According to headlines indulging in fry-ups may be less indulgence and more benefit–for your unborn baby.
Bacon and eggs contain choline -considered an essential macronutrientfor foetal brain development; but that doesn’t necessarily mean health professionals are encouraging expectant mums to grease up the skillet.
The headlines’ source is a study published in theProceedings of the National Academy of Sciences journal.26 women were divided into 2 groups; one group received 450 mg of choline, the other 930 mg of choline per day in the final trimester. The findings revealed that babies of the mothers who received more than double choline “scored” better in speed and visual-spatial memory tests at 4, 7, 10 and 13 months of age.
So the findings do indeed qualify the benefit of choline, but they also don’t categorically point to fry-ups as preggie mums go-to breakfast–choline is actually found in plenty foods, including:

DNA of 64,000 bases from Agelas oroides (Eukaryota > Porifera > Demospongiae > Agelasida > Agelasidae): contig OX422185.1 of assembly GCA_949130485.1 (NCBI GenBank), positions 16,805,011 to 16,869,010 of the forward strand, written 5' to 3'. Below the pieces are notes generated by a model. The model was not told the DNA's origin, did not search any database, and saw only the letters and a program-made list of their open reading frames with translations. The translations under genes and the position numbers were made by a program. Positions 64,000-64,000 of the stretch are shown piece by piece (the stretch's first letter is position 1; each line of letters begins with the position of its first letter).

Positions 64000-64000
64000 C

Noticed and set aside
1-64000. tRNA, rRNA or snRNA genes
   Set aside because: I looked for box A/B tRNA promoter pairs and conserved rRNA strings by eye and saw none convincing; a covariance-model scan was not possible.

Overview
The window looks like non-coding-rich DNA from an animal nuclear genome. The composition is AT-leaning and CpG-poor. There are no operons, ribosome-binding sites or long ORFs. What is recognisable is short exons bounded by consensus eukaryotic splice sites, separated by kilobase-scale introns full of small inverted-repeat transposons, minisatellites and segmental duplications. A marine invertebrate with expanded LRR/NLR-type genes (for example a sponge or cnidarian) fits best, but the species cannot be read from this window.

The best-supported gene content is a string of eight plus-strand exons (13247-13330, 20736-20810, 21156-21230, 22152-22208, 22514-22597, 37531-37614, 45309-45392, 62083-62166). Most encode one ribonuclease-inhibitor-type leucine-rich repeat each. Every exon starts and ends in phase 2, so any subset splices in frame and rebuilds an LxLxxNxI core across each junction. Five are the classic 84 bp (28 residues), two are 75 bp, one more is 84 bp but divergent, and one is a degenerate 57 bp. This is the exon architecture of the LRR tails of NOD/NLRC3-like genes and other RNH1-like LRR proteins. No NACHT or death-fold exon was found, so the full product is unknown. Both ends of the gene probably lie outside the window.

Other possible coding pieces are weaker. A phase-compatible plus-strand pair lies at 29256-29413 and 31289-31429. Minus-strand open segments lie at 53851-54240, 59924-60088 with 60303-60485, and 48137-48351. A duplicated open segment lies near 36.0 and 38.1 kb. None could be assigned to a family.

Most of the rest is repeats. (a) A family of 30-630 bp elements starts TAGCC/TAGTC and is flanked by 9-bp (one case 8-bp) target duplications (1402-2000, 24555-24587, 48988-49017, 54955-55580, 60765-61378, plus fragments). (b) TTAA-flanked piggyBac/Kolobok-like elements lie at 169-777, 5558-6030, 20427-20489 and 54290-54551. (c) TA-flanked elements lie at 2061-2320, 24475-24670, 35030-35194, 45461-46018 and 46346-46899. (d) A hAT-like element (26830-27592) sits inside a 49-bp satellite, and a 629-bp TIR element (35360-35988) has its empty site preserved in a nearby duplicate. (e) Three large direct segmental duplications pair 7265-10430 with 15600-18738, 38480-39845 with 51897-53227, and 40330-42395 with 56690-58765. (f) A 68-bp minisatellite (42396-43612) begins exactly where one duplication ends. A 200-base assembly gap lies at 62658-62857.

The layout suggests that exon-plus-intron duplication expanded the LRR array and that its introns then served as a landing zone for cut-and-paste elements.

- egg yolks
- offal, like liver and kidneys
- spinach and other green leaves
Of the findings, Professor Marie Caudill, of Cornell University in New York, states current AI (adequate intake) for choline should be boosted–for everyone (not just mums!), adding “this single nutrienthas lifelong benefits”. So if a Full English doesn’t appeal–or morning sickness doesn’t permit–don’t forgo, just go for easier-on-the-belly alternative sources of the all-important nutrient.